The record features collaborations with Paul Pirie and Steph Hughes. What did they bring to the table and how did they help you realise your vision for Palm Springs & Friends?
: Well, Paul Pirie is my partner/life soundboard and Steph Hughes is my good mate and they are both great players. Steph appears on the track we recorded in Melbourne at Phaedra with John Lee which was a dream day out of a book and Steph’s harmonies and playing just make the whole thing. We are currently writing together in this way just fun duelling guitars and harmonies and hopefully put out a collab tape pretty soon. Paul has an innate weird folk/country intuition that is (barely) repressed in day-to-day life. He nails the slack major/minor bass parts and has a crack at the egg shaker, also kept me sane during the NY recording session, brought me grilled cheese sandwiches and cokes.

Palm Springs & Friends was recorded to tape in NYC using analogue techniques. What was the inspiration behind this method and what would you say it adds to the end result?
ED: It was really serendipitous to get a session in at NYHED. After completing the artist residency we rented an apartment in the East Village and had heard about this studio from friends. It is an amazing tiny space under the ground beneath a cookie store in Orchard Street and literally brimming with old, amazing gear. It is owned and operated by Roció & Matt Verta-Ray who were incredible to work with. In terms of it being analogue, that’s their specialty, and I was keen for that tape sound; it seemed to suit everything else I was on about, playing nylon string, limiting takes, limiting overdubs. You have to be careful with tape because there’s only so many times you can do things again and only so many edits you can make. I’ve got a great photo of the four edits we made. Matt literally cut them out of the tape and stuck the other parts back together. An incredible science! On most of the tracks you can hear the tape hiss in the background and that’s due to the fact that the studio is so small. I was literally playing with my back next to the reel to reel. I love what it adds to the recording, a sort of unpredictable rhythm.

What revelations did the process of writing and recording Palm Springs & Friends unearth about yourself as a songwriter?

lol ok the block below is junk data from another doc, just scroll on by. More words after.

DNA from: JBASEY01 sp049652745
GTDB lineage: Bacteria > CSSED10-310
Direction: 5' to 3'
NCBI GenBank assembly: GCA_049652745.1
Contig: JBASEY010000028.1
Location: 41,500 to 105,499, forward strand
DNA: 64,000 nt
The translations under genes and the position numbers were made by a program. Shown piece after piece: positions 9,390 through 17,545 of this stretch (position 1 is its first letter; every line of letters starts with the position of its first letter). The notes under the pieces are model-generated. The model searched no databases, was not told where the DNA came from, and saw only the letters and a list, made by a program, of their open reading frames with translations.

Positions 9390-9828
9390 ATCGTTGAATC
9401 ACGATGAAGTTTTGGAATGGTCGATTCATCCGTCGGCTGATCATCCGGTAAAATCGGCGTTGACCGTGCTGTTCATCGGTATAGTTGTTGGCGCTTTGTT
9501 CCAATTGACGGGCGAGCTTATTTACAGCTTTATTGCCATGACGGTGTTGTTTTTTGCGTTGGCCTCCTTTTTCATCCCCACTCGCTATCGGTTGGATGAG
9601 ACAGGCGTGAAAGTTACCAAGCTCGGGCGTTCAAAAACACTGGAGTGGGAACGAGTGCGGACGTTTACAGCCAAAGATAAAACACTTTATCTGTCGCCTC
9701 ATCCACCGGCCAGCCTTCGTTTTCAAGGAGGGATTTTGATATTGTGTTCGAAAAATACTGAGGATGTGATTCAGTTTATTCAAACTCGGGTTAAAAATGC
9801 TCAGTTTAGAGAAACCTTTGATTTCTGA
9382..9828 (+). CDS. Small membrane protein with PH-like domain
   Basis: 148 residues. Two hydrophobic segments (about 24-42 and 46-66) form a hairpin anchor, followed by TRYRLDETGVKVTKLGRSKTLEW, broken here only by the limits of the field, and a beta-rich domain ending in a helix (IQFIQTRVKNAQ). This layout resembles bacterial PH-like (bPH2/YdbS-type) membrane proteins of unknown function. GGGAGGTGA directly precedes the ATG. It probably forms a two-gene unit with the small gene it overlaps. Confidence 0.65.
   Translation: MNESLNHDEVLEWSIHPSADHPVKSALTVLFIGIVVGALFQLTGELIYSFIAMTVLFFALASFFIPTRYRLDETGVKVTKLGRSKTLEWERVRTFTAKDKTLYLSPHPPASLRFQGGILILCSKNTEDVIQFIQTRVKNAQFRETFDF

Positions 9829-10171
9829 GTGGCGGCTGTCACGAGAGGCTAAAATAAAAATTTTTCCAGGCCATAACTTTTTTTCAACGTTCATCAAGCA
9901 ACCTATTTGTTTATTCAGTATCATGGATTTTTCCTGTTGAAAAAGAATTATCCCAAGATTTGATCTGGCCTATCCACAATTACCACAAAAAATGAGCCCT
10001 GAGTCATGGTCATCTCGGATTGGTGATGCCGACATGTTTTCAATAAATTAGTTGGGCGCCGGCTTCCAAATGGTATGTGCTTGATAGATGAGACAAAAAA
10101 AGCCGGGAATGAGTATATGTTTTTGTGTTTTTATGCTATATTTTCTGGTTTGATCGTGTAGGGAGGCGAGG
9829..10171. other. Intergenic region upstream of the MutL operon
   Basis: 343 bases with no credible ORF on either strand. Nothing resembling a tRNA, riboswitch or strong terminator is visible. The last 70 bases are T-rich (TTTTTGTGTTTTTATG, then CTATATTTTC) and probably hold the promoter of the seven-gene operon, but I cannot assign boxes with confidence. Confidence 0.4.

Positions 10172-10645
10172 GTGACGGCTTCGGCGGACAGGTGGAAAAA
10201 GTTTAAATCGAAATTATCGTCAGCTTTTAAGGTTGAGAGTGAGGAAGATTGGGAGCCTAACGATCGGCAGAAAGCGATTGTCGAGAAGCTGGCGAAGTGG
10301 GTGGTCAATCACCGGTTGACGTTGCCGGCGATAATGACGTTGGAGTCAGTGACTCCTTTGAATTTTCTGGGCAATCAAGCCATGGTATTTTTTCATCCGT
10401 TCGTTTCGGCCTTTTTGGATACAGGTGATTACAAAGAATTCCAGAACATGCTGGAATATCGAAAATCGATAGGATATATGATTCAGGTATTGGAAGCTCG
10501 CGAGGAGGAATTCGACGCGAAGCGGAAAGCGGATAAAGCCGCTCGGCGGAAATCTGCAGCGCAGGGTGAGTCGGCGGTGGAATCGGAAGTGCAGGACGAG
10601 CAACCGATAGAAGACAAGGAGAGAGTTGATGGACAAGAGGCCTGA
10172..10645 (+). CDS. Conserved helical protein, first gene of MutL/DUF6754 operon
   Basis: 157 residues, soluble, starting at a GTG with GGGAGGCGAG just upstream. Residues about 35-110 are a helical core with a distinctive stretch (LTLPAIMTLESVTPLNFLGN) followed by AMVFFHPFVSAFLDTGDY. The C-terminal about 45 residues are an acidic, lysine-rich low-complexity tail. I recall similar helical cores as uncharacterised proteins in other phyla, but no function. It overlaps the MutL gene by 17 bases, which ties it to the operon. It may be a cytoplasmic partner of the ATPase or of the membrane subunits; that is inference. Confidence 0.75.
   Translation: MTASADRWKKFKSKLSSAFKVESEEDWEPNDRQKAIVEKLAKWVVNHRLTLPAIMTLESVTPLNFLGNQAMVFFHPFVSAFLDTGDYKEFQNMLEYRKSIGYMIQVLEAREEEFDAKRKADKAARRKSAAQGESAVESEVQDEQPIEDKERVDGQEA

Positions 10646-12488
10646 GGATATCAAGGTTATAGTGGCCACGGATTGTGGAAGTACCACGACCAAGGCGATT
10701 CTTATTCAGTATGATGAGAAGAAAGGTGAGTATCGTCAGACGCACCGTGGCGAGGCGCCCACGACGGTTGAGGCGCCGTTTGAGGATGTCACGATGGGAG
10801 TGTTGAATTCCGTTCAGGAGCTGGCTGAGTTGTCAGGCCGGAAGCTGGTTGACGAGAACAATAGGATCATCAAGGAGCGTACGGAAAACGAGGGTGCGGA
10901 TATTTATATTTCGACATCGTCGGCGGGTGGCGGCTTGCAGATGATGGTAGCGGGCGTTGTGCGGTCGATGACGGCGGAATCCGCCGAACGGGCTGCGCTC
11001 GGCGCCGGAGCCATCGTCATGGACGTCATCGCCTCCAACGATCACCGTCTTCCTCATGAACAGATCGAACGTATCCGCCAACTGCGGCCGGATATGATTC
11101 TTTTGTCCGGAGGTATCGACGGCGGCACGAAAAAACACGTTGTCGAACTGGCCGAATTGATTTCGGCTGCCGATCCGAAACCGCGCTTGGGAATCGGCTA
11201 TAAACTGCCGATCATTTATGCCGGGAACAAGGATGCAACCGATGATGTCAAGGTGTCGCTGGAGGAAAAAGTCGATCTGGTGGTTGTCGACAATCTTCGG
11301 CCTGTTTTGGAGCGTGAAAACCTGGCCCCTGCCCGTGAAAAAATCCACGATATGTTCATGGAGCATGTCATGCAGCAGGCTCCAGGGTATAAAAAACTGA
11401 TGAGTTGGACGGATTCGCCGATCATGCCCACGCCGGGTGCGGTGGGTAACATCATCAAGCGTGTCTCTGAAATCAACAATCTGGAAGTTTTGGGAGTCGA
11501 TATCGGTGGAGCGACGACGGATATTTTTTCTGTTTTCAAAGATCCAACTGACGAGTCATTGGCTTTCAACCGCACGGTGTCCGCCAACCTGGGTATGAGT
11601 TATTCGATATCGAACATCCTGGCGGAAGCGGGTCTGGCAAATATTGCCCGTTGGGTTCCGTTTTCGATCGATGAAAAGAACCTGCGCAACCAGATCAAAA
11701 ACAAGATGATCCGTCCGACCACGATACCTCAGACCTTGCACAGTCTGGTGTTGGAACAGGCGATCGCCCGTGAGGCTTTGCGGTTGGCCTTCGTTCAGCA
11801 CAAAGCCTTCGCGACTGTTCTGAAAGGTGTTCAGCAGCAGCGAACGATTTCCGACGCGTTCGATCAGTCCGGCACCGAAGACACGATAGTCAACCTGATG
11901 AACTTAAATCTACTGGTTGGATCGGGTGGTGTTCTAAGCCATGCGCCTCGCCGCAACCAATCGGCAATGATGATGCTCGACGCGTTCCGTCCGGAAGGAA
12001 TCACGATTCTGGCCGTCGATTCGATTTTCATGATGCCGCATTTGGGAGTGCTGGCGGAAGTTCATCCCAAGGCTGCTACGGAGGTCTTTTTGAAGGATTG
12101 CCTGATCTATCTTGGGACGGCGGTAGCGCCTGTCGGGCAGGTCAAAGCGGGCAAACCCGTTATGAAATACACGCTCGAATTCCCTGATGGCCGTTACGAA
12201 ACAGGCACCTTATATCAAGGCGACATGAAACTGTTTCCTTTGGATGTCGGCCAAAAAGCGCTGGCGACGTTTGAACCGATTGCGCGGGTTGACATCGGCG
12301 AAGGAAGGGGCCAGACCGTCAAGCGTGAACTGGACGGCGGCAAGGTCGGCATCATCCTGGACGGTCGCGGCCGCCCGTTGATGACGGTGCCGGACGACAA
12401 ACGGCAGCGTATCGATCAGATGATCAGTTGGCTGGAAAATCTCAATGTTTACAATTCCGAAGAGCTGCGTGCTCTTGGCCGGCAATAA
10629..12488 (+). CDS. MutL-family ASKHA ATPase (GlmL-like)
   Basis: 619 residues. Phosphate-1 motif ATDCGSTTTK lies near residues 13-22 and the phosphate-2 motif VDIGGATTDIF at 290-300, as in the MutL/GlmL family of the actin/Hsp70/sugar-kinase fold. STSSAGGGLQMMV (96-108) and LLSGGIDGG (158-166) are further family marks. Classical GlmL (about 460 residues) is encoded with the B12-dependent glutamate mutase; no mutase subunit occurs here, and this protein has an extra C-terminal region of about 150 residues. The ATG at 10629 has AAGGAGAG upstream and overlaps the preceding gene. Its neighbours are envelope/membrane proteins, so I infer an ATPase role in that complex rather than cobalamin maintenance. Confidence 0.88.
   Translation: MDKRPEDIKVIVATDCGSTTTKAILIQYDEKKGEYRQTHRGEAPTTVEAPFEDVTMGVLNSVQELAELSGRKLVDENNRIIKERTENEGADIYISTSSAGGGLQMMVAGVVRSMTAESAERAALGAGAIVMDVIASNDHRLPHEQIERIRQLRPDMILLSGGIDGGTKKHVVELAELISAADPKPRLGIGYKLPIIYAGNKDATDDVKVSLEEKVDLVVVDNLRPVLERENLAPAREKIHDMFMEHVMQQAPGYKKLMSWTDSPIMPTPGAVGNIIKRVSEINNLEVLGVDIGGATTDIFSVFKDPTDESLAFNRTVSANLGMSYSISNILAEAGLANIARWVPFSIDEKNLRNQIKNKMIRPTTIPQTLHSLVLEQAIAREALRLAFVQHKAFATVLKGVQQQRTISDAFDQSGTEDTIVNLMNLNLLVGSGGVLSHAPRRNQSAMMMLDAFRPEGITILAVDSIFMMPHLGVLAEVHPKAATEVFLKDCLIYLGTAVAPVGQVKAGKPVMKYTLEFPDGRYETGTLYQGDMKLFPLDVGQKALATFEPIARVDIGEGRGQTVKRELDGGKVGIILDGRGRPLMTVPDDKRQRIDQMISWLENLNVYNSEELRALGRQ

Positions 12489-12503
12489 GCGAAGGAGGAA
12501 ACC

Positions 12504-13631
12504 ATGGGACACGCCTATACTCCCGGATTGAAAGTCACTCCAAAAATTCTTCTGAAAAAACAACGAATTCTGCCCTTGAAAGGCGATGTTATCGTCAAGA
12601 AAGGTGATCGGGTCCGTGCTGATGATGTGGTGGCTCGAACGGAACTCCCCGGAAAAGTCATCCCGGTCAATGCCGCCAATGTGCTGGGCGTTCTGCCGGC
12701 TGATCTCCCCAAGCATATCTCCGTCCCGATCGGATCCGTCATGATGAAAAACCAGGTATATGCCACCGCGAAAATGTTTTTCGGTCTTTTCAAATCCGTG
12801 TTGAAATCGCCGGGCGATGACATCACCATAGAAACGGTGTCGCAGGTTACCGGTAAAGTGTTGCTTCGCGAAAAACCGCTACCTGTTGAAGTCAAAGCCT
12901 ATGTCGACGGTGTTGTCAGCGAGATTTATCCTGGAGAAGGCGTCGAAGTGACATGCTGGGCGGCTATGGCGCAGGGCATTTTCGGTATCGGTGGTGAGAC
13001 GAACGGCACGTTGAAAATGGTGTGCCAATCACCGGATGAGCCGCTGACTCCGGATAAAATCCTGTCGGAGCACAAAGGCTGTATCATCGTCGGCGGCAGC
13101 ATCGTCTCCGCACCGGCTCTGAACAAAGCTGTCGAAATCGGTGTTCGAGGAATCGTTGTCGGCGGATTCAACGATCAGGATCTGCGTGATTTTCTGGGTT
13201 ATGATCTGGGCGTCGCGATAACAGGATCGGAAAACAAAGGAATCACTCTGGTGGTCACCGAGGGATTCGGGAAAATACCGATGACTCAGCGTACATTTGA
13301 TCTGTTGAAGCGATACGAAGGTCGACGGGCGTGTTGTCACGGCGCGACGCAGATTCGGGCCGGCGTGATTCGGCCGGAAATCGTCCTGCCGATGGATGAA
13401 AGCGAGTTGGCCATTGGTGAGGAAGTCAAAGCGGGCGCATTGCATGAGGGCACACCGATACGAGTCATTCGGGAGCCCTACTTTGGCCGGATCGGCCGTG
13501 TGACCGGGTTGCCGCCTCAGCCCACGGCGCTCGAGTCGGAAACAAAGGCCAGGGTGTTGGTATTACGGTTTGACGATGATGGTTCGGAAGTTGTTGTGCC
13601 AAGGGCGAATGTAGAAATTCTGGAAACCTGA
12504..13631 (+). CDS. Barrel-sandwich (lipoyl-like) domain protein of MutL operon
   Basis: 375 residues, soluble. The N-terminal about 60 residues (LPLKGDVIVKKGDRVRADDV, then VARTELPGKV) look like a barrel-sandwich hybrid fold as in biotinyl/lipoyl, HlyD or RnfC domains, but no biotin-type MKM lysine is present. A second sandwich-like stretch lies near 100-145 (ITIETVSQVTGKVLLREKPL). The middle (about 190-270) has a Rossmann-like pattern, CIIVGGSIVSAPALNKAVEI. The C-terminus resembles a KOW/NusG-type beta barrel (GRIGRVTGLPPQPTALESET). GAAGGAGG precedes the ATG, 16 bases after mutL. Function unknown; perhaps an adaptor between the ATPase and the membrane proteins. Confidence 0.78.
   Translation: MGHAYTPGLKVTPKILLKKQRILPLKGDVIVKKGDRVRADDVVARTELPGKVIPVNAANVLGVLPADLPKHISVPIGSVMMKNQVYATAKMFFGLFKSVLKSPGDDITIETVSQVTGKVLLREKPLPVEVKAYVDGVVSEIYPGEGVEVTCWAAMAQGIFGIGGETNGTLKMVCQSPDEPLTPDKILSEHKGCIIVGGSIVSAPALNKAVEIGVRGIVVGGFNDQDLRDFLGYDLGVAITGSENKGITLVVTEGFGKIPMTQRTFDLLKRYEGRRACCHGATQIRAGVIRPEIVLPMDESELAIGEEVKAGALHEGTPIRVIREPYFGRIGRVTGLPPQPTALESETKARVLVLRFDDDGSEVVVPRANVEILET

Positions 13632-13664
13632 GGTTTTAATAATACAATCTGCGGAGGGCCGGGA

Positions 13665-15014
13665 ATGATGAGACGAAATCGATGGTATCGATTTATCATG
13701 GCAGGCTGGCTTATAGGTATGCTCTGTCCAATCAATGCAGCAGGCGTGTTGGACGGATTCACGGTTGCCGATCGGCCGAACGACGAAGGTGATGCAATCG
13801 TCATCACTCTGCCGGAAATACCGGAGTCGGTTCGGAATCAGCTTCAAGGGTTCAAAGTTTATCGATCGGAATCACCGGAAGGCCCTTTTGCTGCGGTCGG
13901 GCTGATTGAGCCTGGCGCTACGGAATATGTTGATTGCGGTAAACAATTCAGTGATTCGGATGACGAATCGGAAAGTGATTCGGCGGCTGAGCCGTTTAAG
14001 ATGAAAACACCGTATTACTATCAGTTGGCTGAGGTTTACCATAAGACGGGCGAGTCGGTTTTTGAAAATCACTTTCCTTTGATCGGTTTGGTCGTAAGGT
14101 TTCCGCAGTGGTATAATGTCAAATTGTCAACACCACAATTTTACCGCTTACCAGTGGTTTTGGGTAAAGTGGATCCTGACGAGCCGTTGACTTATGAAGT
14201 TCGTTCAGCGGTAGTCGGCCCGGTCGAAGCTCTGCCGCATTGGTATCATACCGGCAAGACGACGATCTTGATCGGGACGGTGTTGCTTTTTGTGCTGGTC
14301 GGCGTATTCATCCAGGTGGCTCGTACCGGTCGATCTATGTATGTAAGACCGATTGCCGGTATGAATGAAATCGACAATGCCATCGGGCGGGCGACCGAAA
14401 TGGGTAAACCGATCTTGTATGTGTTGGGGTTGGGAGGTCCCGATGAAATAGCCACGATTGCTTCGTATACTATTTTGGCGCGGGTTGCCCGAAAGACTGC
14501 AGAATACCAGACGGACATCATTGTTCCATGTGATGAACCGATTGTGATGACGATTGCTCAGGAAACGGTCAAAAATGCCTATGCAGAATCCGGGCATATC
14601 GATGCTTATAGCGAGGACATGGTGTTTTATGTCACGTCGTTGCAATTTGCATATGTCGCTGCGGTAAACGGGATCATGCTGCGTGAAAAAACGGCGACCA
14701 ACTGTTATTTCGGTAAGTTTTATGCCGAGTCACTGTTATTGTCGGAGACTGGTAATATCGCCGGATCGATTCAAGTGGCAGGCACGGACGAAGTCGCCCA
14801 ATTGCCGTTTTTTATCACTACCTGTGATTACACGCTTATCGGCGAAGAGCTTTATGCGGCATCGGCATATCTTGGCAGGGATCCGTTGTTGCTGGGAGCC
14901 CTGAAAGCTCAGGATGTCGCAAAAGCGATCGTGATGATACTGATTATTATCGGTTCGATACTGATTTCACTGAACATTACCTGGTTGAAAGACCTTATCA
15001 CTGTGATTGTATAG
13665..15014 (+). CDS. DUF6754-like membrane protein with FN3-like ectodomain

ED: Oh man, I’m learning a lot every day in every way. Sometimes I think I’m learning nothing; the same anxieties and weirdness crops up. But I am I guess. Before going away to the artist’s residency I was kind of freaked out by the isolation, the focused time writing, what would happen if I got writers block etc. Anyway, I spoke to a bunch of writers I admire, I remember speaking to Laura Jean and her advice was ‘get bored, make it like when you’re a kid on summer holiday, tap into an internal world’ something like that. Darren Hanlon was like ‘put pen to paper for fifteen minutes as soon as you open your eyes in the morning’… all kinds of advice. It was really good and fun to tap into other peoples’ processes. Helped me start untangling mine. I often sit and try to work and stare at a wall all day, for hours and hours and nothing happens, and then when the sun goes down eventually sometimes some good shit happens. It’s a slow burn.

Ideally, what do you hope listeners respond to on this record?
ED: I have no idea! I hope they don’t think it’s a piece of shit! Although that’s totally fine if they do- it feels good to run over cassettes in your car (goodbye RHCP!). I think when I listen to it, while some parts are real serious and my hearts very much on my sleeve, some of the glitches in playing and some of the strange imperfections are what sing out to me now and make me feel good. There are some weird collisions of stuff that I’m really proud of.

Palm Springs & Friends is out now through Tender Collection. The record is being launched on Friday November 30 at a secret location with support from Golden Scalpel, Egg Nest and Death Couch. Information available here